House Votes to Repeal CLASS Act
(WASHINGTON) — The House of Representatives voted Wednesday to repeal a lifeless provision of the president’s health care reform law, known as the CLASS Act.
By a vote of 267-159, lawmakers passed H.R. 1173, Fiscal Responsibility and Retirement Security Act of 2011. Twenty-eight Democrats joined a unanimous Republican Conference in supporting the repeal.
Even though the Obama administration last fall declared the law dead in the water because the program is not fiscally sustainable, the Democratic-controlled Senate is unlikely to follow the House’s lead to repeal the provision.
So why did the House repeal it? House Republicans voted to repeal the entire Affordable Care Act last year, but Democrats stood behind the president in defense of their landmark bill. Now, Republicans are trying to take it apart, piece by piece.
“The president’s health care law is making it harder for small businesses to hire new workers and provide insurance for their employees, and Republicans are committed to repealing and defunding it — piece by piece if necessary,” House Speaker John Boehner, R-Ohio, said in a statement after the vote. “The Democrats running Washington used the CLASS Act to mask the true cost of their government takeover of health care, but even the administration now admits CLASS is ‘unsustainable.’ The entire health care law — with its maze of red tape, mandates, and tax hikes — is unsustainable.”
Boehner called on the Senate to “follow the House’s lead, scrap the law, and work with us to enact reforms that will actually lower health care costs without hurting small businesses and jeopardizing coverage for families.”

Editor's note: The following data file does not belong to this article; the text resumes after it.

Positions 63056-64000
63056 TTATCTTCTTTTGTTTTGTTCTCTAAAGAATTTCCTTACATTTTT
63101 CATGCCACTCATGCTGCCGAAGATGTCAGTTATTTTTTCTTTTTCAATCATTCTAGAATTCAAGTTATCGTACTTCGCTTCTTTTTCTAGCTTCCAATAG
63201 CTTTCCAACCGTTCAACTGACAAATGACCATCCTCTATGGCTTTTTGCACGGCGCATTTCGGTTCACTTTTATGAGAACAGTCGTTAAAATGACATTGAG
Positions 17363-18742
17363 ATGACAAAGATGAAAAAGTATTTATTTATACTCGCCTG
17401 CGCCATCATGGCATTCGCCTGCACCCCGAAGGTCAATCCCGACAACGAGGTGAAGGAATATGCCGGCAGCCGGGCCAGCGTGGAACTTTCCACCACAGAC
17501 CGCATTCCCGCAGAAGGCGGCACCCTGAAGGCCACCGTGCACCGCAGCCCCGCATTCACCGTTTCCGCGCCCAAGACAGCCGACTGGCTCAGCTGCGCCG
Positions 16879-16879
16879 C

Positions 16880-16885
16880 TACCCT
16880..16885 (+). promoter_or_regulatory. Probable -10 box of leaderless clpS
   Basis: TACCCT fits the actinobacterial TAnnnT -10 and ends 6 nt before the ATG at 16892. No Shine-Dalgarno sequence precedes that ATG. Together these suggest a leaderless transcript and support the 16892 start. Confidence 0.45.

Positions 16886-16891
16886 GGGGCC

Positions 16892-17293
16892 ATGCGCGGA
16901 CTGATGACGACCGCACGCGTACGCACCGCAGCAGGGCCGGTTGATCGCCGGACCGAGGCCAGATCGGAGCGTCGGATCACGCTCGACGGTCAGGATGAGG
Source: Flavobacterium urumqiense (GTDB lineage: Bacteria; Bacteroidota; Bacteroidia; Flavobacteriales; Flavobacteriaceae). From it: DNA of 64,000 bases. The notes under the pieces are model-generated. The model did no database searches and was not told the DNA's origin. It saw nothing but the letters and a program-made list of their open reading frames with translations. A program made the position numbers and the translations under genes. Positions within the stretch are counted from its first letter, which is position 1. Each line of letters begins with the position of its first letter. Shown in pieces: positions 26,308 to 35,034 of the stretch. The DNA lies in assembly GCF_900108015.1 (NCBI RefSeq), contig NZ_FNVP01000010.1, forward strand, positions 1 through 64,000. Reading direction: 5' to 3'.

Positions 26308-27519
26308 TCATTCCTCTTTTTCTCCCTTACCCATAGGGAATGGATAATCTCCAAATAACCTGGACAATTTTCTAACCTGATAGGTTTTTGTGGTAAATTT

The CLASS Act, a pet project of the late Sen. Ted Kennedy, is a voluntary program in which taxpayers could volunteer to pay premiums for long-term care that would allow the taxpayer to get that cash later in life.
Health and Human Services Secretary Kathleen Sebelius wrote a letter to Congress Oct. 14 explaining that a 19-month “comprehensive analysis” of the CLASS program indicated that it was not viable.
The measure, formally known as the Community Living Assistance Services and Supports Act, came with a five-year waiting period before it started to pay out benefits, but it started collecting revenues immediately. Republicans argued that the act was just another example of how the administration hid the cost of the Affordable Care Act.
“The president’s health care law was built with smoke and mirrors in order to hide its true cost from the American people,” said Rep. Tom Price, R-Ga., chairman of the House Republican Policy Committee. “The CLASS Act is just one prime example of the budget gimmicks Democrats employed to force their bill through Congress.”
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